.Rico’s Reborn

Plus a new West Oakland farmers' market.

Here’s one for all you night owls: Just as we were mourning the death of Rico’s Diner (400 15th St.), What the Fork got word that the recently shuttered burger-and-milkshake shack will be reborn this week as Rico’s Hi Life, a pizza-and-beer joint. Better yet, Damon Gallagher, one of the restaurant’s new owners, said his hope is that the reborn Rico’s will fill one of downtown Oakland’s biggest voids: the lack of late-night food options.

Rico’s Hi Life will have its grand opening at 11 a.m. on Friday, August 2 — First Friday — and will serve pizza, gourmet sandwiches, and casual diner fare until 2 a.m. And while the restaurant is still tweaking its official business hours, the plan is to stay open until 2 a.m. at least every Thursday through Saturday — though Gallagher hopes they’ll be able to maintain the late-night hours all week long. From 2 to 2:30 a.m., after the kitchen closes, the restaurant will dish out whatever slices are left through a takeout window.

As the frontman for the punk/soul band Damon & the Heathens and the proprietor of Vitus (the now-closed rock-venue-gastropub hybrid), Gallagher is, of course, no stranger to downtown Oakland’s late-night scene. For club- and concert-goers who have long bemoaned the lack of food options, he said the arrival of something like Hi Life has been a long time coming.

According to Gallagher, the restaurant will be a quick and casual neighborhood pizza joint, not a fancy sit-down dining establishment. Chef Claudia Cabrera — who previously cooked at Pi Bar, in San Francisco’s Mission district — is creating a menu that will appeal to diners with both highbrow and lowbrow tastes. On the one hand, there will be a “Game Pizza,” topped with wild boar bacon and venison meatballs. But Gallagher said he also wants Hi Life to be the kind of place where you can grab a simple, reasonably inexpensive slice of thin-crust cheese pizza — at 2 a.m., if that’s how you roll.

That said, Gallagher stressed that they wouldn’t be cutting any corners with the food — the tomato sauce will be homemade; the pizza dough will be made with organic flour. Cabrera is also creating a selection of gourmet sandwiches, and the vast majority of the ingredients will be prepared in-house.

Gallagher noted that he was one of the first customers at the old Rico’s, circa 2006 — back when it was a Thai restaurant called Thai Corner, run by the same family that eventually turned it into a diner. In part because of his fondness for the place, Gallagher has kept the “Rico’s” moniker, and he said he doesn’t plan to make any drastic changes to the retro-diner vibe.

“It’s basically Rico’s revamped,” he said. “We just souped it up.”

In addition to the food, the restaurant will feature a longer wine list than is typical for a pizza joint, and a rotating selection of local beers on draft — six to eight different brews to start. Eventually, they’ll create an outdoor drinking area out on the sidewalk (similar to the setup at Tribune Tavern). A collection of pinball machines and old-school arcade games (think Pac-Man and Frogger) round out the relaxed, retro feel of the place.

Meanwhile, Gallagher said he wanted to put to rest the persistent rumors that Vitus will eventually reopen in a new brick-and-mortar location. Apparently, that ship has sailed. Although Gallagher hopes to open a new music venue — not Vitus, per se — before the year is out, he said he’s focusing all of his energy on the Hi Life project: “This is going to be my baby for now.”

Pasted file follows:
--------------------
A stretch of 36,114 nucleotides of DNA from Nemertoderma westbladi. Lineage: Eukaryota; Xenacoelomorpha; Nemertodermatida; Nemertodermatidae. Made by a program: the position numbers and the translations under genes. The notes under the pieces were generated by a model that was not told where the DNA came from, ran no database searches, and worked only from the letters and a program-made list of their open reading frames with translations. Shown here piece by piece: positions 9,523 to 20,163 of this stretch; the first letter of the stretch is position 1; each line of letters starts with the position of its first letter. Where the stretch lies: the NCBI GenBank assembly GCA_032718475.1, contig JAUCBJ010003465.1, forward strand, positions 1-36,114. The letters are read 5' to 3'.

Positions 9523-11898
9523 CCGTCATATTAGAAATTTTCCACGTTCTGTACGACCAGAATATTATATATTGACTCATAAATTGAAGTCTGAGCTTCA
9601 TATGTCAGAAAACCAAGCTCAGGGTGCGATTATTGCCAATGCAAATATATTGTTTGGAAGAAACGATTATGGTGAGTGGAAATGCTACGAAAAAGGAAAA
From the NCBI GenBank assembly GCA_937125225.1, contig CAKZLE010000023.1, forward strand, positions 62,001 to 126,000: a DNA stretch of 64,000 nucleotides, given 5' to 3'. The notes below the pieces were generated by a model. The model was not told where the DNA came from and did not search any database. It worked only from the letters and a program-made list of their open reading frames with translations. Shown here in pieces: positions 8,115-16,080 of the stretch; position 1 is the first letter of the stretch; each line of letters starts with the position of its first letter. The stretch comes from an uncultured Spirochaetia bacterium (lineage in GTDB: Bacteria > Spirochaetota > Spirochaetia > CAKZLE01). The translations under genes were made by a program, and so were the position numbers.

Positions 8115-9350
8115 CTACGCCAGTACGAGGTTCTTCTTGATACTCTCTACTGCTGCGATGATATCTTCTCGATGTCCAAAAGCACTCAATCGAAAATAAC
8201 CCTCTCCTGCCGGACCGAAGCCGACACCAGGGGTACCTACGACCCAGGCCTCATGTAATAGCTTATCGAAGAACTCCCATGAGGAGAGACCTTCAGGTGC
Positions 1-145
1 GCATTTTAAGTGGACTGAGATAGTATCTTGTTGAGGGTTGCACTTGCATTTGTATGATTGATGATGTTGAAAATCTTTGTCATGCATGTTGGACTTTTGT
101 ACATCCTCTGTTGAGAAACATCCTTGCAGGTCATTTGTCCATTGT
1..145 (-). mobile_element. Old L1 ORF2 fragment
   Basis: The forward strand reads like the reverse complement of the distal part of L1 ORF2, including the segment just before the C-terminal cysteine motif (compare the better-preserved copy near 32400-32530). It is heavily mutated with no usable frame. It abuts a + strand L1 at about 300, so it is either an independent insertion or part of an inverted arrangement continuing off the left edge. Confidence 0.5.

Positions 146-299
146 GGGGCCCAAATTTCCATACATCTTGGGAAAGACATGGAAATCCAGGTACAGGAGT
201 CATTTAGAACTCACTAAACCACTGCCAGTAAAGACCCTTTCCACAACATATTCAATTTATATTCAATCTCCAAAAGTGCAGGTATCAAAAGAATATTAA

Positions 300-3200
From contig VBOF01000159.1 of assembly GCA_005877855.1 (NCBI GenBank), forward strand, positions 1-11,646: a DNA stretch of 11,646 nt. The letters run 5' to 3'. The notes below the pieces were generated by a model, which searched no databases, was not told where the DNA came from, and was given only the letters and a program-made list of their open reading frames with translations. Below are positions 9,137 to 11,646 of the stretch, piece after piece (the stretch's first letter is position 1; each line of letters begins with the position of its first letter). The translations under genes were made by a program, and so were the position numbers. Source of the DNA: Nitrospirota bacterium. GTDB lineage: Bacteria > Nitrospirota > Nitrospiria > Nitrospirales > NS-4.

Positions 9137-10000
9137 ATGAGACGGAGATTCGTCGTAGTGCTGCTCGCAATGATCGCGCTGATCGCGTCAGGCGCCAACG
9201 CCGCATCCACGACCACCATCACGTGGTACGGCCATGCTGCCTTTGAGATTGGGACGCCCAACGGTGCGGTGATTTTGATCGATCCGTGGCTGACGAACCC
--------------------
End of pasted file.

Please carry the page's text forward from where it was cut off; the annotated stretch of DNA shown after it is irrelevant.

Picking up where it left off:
Freedom Farmers Market

Much has been written about West Oakland’s status as a so-called “food desert,” and the good, community-minded folks who are working to bring healthy, fresh food options to a neighborhood where they aren’t plentiful presently. The latest such project is the Freedom Farmers Market, a weekly Saturday farmers’ market slated to debut in West Oakland, in the parking lot of the Brothers Kitchen soul food restaurant at 3000 San Pablo Ave., on August 31.

The market is the brainchild of Kenneth Shandy (owner of Brothers Kitchen), Michele Lee (of the Crossroads Collective Cafe), and Gail Myers, who co-founded Farms to Grow, an organization that provides resources and distribution channels for African-American farmers — farms based in the Fresno, Sacramento, and Capay valleys that use sustainable agricultural practices.

These farmers will comprise the majority of the seven to ten vendors who will sell at the market to start, Myers explained. Other goals include stimulating the local economy and educating the local community about nutrition and cooking.

“We want to make this area a beacon of hope for the community,” Myers said, adding, “This is about self determination and self empowerment. It’s not a charity market.”

A smaller-scale Wednesday afternoon farmstand has been open in the Brothers Kitchen parking lot since last month. In the meantime, the Freedom Farmers Market organizers have launched an Indiegogo campaign to raise $7,000 to help get the Saturday market off the ground. The money will pay for — among other things — banners for each farmer, tents, tables, and a small on-site storage facility, Myers said.

This Wednesday, July 31, the market’s organizers are hosting a fundraising party to kick off the crowdfunding campaign. The farm stand will be open, as usual, from 2 to 6 p.m., but starting at around 3 o’clock there will be tacos served by Hot Bike (a San Francisco-based mobile taco kitchen), a solar oven cooking demo, a raffle, and live music. Proceeds will benefit the Freedom Farmers Market.

For more information about the project — or to make a contribution — visit the Indiegogo campaign page at Indiegogo.com/projects/freedom-farmers-market.


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